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Cook Reader's Point - The Reader's Point Vessel Preliminary...

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The Reader's Point Vessel: Preliminary Field Report on the Excavation of an Eighteenth-Century Sloop in St. Ann's Bay, Jamaica by Gregory D. Cook The Rastafarian fishennan watched me through dan- gling dreadlocks as Iexited the water after a two hour dive on the wreck. "What you find 'pan de boat today, man?" he asked. I showed him the pipe stems, ceramic sherds and a few pieces of lead shot that J had retrieved while excavating. He and his son, David, peered intently at the artifacts I had raised as he explained to the boy in patois, the local dialect, that people used to smoke from white clay pipes. Johnny and his son frequently came to visit our site, walking the mile or so from the nearby fishing village, following the sound of our compressor and pumps. Some local fishermen believed that the old vessel we were excavating must have been laden with gold. Why else would w have come so far to work so hard on the site? Others were concerned that we would disturb the duppies, ghosts of dead sailors. This was so worrisome to our Ja - maican staff that we performed a traditional ceremony in which we placated the duppies by pouring white rum on the site as a gesture of respect to them. But many, like Johnny, harbored a sincere interest in the project. They appreciated the artifacts not for their dollar value, but for their ability to tell us about life on board a ship from 200 years ago. We had many memorable discussions about Jamaica's history with visitors to our site, shaded by man- groves on the shore of S1. Ann's Bay. Access to visitors was one of the advantages of work- ing on a site so close to land. We excavated an ]8th-cen- tury British sloop situated just ten meters from shore, near a projection of land known as ''Reader's Point." It was one of NOHTH 1 b me.ter3 JAtlAlCA ~""' ..Ic READER'S POINT _~/~ SLOOP ~-_ .... -'- - I Map: G. Cook The 18th-century sloop lies just of! Reader's Point, in St. Ann's Bay Jamaica, lows us to locate targets that may six 18th-century ships discovered on a survey of the bay conducted in 199] and 1992 during the Co- lumbus Caravels Archaeological Project (CCAP), directed by Dr. James Parrent (see rNA Quarterly 20.1: 8-]4). Test trenches on the vessels indicated that each of the hullsJlad been heavily used, with evidence of wear and repairs abundant among the remains. Their close proximity to each other, away from the eastern half of the bay where most maritime activity occurred, suggested that we had come across an 18th-een- tury ship graveyard, or disposal area, for vessels that were no longer seaworthy. The ships were discovered using sub-bottom sonar, which penetra tes the seafloor wi th sound waves. TIlis technology al- INA QUar1erly 21. 3 15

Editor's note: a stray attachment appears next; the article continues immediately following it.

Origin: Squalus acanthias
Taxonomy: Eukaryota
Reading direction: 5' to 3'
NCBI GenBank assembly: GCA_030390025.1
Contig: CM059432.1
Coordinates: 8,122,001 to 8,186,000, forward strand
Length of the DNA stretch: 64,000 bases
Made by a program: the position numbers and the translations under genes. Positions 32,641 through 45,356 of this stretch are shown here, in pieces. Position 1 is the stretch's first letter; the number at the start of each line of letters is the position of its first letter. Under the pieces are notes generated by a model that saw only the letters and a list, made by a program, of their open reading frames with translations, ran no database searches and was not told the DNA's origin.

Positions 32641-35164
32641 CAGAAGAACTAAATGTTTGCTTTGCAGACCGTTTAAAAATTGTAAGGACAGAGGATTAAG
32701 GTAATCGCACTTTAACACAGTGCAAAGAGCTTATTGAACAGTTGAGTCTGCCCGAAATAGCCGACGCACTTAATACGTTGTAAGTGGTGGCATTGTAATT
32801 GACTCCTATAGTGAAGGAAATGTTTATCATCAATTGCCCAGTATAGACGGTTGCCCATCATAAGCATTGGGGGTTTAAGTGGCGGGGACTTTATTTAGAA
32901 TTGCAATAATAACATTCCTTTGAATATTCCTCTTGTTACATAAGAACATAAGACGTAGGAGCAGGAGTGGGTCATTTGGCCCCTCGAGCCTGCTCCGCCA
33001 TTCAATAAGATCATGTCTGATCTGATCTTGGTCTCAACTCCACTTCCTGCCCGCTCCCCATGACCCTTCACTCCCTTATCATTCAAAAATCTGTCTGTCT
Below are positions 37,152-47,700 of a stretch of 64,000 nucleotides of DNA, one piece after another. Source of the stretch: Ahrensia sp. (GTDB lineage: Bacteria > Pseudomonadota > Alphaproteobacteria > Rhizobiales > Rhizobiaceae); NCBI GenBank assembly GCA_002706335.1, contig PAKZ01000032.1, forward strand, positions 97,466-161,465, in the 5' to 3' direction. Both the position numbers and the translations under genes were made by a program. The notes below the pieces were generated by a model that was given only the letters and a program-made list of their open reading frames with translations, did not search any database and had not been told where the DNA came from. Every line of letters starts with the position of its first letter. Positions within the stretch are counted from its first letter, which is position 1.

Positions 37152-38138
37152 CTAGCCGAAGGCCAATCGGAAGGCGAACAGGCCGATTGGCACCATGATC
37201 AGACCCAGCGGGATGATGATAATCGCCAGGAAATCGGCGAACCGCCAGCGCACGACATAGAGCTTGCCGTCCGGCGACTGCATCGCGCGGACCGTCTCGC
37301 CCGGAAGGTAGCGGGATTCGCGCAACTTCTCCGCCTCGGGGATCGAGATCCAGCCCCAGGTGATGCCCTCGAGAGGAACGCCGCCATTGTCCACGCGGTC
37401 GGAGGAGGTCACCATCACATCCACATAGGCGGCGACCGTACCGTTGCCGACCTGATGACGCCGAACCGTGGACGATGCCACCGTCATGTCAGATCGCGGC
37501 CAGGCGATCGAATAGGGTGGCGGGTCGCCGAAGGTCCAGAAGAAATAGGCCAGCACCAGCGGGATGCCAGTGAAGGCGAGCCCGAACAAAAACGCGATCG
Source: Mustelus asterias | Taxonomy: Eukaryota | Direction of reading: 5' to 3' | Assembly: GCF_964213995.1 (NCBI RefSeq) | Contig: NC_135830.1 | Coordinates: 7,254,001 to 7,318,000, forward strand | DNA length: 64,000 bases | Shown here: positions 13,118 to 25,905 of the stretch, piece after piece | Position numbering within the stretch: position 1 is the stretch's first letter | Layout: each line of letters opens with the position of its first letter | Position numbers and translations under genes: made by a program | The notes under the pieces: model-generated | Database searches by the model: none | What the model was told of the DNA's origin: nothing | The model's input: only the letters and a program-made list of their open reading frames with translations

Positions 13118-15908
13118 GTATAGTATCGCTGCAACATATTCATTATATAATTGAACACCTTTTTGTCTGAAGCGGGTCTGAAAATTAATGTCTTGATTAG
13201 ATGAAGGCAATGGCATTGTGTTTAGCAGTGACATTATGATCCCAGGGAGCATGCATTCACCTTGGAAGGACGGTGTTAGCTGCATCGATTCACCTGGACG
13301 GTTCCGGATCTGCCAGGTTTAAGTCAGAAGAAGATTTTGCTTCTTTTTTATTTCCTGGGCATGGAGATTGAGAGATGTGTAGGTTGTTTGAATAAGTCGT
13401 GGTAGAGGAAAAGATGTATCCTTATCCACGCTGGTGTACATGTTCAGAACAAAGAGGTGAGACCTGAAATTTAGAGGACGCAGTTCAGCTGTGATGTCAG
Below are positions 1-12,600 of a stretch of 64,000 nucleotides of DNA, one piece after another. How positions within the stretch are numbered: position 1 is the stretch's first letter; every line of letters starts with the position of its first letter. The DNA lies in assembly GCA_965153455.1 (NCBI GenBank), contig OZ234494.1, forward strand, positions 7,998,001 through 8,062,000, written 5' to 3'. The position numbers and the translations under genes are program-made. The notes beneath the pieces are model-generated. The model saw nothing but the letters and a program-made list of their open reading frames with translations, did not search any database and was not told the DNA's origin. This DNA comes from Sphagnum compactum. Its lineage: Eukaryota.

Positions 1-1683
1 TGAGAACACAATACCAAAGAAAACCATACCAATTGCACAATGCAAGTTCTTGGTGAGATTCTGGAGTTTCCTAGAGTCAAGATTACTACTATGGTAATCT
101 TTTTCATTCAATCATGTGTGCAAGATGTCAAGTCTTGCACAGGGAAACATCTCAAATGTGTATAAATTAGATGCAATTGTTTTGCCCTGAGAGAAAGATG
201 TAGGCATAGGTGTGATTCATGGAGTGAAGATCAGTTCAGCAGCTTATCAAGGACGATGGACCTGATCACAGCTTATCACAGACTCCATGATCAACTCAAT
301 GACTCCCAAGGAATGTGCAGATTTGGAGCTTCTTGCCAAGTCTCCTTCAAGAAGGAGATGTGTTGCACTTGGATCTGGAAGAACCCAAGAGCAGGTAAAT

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compressor sat on a boat anchored sediment. Our ve sel, designated be buried under several meters of over the site, providing enough air "Site 16" in the CCAP survey, was for two divers and the pneumatic air discovered in 1991. Test excavations scribe used to chip away concretions revealed a medium-sized vessel, not which fonn on iron artifacts in salt heavily built, but capable of with- water.
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